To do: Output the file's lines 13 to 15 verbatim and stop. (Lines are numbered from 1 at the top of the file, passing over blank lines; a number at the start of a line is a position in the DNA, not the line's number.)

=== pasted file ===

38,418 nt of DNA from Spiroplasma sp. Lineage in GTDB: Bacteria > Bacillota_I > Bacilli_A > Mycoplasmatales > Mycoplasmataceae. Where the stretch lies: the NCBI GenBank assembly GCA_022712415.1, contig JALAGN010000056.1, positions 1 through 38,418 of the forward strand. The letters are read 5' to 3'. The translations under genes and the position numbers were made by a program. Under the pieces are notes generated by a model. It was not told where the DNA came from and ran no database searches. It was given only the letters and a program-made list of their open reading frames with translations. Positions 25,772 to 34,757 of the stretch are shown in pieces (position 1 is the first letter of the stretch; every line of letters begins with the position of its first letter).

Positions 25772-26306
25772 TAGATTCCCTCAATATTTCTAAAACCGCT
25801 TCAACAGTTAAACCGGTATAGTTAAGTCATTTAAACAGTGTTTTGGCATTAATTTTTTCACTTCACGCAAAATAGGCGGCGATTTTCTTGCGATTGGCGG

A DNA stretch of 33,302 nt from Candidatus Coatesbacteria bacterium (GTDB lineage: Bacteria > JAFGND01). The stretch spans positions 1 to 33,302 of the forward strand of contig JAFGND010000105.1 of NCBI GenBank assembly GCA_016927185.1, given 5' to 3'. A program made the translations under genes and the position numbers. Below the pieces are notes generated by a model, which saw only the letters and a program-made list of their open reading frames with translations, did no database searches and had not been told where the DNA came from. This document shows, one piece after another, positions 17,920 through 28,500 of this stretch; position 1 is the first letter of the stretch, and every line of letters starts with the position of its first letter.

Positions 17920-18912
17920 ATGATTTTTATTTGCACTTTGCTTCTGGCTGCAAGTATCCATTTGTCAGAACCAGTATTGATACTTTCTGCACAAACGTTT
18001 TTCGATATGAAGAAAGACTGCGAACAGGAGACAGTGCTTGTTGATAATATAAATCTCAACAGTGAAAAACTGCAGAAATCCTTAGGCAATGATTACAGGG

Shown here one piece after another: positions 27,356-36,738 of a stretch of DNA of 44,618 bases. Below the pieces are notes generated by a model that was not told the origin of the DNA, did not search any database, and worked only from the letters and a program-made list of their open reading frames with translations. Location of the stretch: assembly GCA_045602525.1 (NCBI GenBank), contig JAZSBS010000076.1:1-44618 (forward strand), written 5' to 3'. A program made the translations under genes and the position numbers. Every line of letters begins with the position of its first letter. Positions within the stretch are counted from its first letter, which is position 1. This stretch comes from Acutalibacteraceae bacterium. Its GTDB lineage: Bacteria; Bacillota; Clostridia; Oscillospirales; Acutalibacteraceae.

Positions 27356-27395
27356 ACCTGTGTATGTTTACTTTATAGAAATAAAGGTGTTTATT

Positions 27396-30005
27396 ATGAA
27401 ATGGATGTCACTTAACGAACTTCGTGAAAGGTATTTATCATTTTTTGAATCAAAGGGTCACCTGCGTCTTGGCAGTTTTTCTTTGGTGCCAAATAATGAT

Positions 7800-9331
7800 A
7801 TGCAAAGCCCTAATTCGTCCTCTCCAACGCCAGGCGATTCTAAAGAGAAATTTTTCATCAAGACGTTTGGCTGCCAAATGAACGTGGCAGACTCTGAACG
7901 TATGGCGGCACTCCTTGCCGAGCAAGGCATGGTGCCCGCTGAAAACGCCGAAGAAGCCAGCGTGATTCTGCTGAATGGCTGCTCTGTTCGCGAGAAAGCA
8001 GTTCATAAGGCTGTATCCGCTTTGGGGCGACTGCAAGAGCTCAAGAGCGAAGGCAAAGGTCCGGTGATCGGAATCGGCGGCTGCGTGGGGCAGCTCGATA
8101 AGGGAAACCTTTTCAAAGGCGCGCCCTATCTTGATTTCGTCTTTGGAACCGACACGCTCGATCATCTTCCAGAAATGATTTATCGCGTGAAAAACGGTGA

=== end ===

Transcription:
27396 ATGAA
27401 ATGGATGTCACTTAACGAACTTCGTGAAAGGTATTTATCATTTTTTGAATCAAAGGGTCACCTGCGTCTTGGCAGTTTTTCTTTGGTGCCAAATAATGAT

Positions 7800-9331